Several institutions and companies have launched trials that assign patients based on molecular profiling of tumors in specific cancer types (BATTLE I and II; ref. 38), but also independent of cancer type. These investigations include observational studies as well as nonrandomized and randomized studies (2, 39–41). Nonrandomized studies building on the ability of academic cancer centers to perform molecular profiling in CLIA-certified laboratories have been initiated in 2013 by pharmaceutical companies making a number of agents available for use in molecularly defined patient populations. These include agents for which safety data already exist and a phase II dose is defined, and exclude patient populations for which the drugs are either already registered or for which dedicated randomized studies exist or populations for which a lack of benefit for the agent was already observed. For example, the Novartis SIGNATURE studies offer independent trials with investigational agents from a pharmaceutical company for patients with a specific molecular profile (42). These agents would otherwise not be available for patients with many tumor types, as specific studies in all tumor types do not exist. The NCI plans to open a similar study in 2014, NCI-MATCH, which is expected to include agents from multiple companies (43). For the NCI-MATCH studies, genomic profiling will be performed by a consortium of NCI-selected CLIA-certified laboratories using NGS of a defined number of genes as the basis for enrollment. The arms of the NCI-MATCH study are still under discussion. It is expected to include agents from multiple companies under NCI sponsorship and will validate the proposed broad sequencing platform. The SHIVA study randomizes patients with a particular molecular abnormality with any type of cancer between the matched agent and conventional cytotoxic therapy, with crossover on progression (39). The SHIVA study is different from the other two studies mentioned here in that it has system-on-Chip (SoC) comparator arms for each newly tested agent and will therefore collect data on the outcome of SoC therapies in molecular segments. More studies of this type with agents in development would be of high interest, but such studies are difficult to initiate and coordinate if they involve multiple companies. The results of these ongoing studies are likely to identify additional patient populations for targeted therapy and hopefully will aid registration for additional indications. Data collection is critical for the future direction of personalized medicine and may trigger additional basic research to fully understand the contributions of newly discovered mutations to tumor development and progression.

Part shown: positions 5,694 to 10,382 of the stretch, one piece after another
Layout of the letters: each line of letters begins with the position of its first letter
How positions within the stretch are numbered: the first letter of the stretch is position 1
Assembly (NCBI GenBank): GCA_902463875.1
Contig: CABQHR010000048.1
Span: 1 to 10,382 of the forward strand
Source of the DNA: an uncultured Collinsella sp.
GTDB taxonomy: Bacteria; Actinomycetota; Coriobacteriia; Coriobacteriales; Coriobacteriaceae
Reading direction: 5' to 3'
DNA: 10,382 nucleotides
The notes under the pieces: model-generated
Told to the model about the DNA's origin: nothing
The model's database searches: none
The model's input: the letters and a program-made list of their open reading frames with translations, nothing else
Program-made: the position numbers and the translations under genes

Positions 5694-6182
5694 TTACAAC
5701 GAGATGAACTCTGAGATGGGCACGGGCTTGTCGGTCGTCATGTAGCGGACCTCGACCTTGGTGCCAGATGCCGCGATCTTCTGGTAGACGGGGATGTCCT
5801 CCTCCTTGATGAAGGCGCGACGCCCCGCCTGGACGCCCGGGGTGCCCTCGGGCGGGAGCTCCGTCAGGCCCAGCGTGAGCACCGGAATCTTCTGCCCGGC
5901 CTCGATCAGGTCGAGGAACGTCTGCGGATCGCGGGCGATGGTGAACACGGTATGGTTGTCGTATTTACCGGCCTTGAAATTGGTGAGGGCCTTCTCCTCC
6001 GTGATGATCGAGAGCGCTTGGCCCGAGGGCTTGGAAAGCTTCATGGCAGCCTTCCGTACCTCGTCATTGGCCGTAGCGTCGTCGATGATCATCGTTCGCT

Is testing for certain mutations sufficient or should broad testing be applied to all samples? Single mutation or small panel testing has the clear advantage of requiring smaller amounts of tissue, is less costly, and makes interpretation of data simpler and hence often quicker. Although there are only a few tests that clearly direct patient treatment at this time (see Table 1), broader testing will facilitate better understanding of tumor drivers and mechanisms of resistance critical for future direction. Multiplexing also requires less tissue than multiple single tests. The latter is becoming an increasing problem for phase I trials, for which companies require large amounts of tissue for testing to evaluate eligibility that exhausts archival diagnostic tissue, resulting in patients requiring new biopsies or even depriving them of enrollment if a new sample cannot be obtained.